Fortunately it retains the Cádiz tradition of laughing at adversity. Benalup's carnival musical groups are already practising the typicalchirigota songs that parody the powerful. Rajoy, Angela Merkel and the European Central Bank can all expect to feature in them by the time carnival comes around in February.

 

British government bonds are attracting strong support, in sharp contrast to their troubled eurozone peers as investors seek a safehaven from a debt crisis now spreading to Italy, Spain and even France. British government bonds, or gilts as they are known, are in huge demand largely because the Bank of England is buying them up with newly-created money that it hopes can in turn be used to stimulate an anaemic economic recovery, analysts say. But investors are also reassured by the British coalition government's determined efforts to slash state debt and avoid the severe troubles that have snared the crisis-hit eurozone trio of Greece, Ireland and Portugal.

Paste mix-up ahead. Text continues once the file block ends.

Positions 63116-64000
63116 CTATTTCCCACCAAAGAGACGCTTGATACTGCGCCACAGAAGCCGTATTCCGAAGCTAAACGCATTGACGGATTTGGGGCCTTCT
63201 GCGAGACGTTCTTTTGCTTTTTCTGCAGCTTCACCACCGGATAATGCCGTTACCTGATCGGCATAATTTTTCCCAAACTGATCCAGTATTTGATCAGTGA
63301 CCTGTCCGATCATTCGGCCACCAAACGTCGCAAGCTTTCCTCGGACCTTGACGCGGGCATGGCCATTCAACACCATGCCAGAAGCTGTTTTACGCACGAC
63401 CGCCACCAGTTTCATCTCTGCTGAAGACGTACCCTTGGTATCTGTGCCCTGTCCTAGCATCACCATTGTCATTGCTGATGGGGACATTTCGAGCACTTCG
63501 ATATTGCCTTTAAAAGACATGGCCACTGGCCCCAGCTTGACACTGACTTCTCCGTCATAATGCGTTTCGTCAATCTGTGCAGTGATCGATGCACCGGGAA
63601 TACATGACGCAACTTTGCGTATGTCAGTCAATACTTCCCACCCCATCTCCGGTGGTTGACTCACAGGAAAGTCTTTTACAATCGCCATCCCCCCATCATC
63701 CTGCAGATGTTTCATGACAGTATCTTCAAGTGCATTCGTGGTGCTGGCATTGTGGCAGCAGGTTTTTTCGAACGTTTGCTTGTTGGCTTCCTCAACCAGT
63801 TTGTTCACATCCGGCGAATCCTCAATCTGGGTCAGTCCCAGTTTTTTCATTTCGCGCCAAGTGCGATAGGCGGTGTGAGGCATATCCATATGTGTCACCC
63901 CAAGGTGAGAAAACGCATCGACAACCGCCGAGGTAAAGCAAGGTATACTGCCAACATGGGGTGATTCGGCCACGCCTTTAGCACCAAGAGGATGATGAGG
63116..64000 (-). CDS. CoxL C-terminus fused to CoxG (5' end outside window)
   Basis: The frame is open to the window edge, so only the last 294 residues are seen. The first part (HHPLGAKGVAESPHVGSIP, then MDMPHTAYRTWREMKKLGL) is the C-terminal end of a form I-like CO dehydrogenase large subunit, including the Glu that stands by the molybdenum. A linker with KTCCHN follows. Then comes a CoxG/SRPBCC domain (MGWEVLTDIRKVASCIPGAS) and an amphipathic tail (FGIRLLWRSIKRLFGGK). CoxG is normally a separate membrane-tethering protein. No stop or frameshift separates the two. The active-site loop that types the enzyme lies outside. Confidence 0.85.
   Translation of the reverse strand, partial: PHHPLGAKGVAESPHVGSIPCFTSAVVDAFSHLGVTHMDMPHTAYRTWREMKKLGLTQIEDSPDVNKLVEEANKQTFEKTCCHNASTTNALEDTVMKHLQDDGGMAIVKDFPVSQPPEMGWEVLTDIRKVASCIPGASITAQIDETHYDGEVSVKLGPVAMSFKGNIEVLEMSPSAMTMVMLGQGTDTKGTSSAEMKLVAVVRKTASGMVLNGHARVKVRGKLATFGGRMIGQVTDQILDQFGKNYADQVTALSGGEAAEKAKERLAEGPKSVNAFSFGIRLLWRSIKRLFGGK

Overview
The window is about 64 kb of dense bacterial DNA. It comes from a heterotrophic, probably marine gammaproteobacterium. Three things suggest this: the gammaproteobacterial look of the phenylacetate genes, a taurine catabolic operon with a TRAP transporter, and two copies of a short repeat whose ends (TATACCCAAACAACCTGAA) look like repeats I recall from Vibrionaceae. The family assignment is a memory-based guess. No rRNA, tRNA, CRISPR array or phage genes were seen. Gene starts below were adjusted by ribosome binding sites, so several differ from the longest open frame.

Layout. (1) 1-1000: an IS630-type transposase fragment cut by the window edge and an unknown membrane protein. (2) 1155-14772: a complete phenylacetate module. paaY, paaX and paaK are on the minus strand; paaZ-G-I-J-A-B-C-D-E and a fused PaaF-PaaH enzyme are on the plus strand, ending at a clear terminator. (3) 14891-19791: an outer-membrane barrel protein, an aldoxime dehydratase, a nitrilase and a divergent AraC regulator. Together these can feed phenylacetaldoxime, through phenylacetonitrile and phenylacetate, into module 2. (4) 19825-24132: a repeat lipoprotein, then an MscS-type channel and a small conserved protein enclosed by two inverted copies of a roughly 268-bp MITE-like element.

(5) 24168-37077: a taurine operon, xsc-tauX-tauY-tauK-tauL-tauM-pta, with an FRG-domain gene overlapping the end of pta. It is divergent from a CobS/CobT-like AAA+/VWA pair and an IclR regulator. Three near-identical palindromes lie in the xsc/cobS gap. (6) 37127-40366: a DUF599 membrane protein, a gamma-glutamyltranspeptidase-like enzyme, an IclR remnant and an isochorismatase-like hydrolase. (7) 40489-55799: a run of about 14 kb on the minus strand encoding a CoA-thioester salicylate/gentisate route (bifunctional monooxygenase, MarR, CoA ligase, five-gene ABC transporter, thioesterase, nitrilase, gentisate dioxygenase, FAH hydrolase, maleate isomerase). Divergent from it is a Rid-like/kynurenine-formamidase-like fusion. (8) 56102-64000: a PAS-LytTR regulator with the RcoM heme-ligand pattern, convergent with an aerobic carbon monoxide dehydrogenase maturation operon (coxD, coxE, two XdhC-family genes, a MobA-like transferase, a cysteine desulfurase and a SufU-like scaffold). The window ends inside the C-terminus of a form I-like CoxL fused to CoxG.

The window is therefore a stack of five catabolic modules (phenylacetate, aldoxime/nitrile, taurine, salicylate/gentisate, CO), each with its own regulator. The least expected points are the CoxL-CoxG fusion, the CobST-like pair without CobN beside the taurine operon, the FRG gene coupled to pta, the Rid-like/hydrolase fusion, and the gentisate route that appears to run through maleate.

The council are seeking to claim a total of 2,251,000€

The PP mayor of El Ejido in Almería, Francisco Góngora, has criticized the "negligence" of the former government team and announced that the city council are to begin legal proceedings against the promotions company who were to stage a concert by the Rolling Stones in 2006.

Following the findings of "many irregularities" in the case, the council are now seeking to claim a total of 2,251,000€, which they feel they are owed, in view of the cancellation.

The announcement was made at a press conference in which Francisco Góngora claimed that there was a “contractual obligation” by the promoter to ensure that the concert went ahead and that even if the company were insolvent, then they would seek recompense from the individuals responsible for the incomplete commitment made to the previous government team.

Information indicates that there was a contractual clause that stipulated that insurance must be provided that should the concert be cancelled, then the promoter would be able to repay any money owed, in full, through an insurance claim. It is believed that this insurance was never provided.